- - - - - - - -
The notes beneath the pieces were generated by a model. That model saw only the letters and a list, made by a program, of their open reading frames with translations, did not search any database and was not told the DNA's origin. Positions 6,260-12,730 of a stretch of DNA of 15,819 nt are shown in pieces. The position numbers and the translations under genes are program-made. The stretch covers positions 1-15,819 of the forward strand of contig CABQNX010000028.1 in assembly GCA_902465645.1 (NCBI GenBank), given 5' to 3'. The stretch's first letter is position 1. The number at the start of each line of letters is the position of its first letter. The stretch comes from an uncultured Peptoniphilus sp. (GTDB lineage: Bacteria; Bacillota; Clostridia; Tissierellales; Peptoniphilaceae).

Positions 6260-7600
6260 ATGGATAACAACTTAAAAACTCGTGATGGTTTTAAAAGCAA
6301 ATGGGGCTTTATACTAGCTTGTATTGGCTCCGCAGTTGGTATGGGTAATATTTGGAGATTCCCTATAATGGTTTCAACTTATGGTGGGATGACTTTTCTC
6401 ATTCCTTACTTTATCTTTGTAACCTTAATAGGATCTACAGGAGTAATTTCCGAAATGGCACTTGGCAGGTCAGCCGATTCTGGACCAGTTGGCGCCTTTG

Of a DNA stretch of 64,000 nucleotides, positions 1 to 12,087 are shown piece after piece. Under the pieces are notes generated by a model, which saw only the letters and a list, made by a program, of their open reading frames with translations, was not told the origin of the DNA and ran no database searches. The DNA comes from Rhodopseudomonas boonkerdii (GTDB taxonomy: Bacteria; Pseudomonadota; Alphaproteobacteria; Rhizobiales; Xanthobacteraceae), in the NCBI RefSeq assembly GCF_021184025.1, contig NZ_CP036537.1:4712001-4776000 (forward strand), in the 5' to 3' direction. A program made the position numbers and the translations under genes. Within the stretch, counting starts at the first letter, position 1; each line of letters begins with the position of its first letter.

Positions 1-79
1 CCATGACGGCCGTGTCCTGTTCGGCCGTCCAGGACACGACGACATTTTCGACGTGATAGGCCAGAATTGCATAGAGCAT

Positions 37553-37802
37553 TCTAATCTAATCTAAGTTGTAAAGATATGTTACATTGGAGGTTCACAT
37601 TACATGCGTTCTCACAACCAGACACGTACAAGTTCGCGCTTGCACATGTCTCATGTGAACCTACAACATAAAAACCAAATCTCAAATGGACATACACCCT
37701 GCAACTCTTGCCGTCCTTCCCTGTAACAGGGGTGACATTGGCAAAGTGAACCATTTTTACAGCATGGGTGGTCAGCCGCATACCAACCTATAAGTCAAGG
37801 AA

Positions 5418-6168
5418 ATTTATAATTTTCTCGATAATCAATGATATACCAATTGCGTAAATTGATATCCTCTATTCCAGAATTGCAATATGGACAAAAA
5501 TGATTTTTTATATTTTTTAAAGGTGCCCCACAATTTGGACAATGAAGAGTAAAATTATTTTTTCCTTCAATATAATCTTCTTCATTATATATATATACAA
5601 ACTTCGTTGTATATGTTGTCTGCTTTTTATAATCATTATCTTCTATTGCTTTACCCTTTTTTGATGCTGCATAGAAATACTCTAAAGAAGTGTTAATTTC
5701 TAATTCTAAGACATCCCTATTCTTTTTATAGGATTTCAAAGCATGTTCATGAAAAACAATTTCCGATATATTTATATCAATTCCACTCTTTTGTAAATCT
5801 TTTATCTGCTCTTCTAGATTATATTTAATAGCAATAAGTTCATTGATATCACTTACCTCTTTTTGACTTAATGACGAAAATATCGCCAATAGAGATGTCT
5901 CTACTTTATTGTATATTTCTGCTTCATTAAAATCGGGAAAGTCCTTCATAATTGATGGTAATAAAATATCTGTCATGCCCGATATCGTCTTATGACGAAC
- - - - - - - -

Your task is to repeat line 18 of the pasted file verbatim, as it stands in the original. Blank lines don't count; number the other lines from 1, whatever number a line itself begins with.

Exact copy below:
5701 TAATTCTAAGACATCCCTATTCTTTTTATAGGATTTCAAAGCATGTTCATGAAAAACAATTTCCGATATATTTATATCAATTCCACTCTTTTGTAAATCT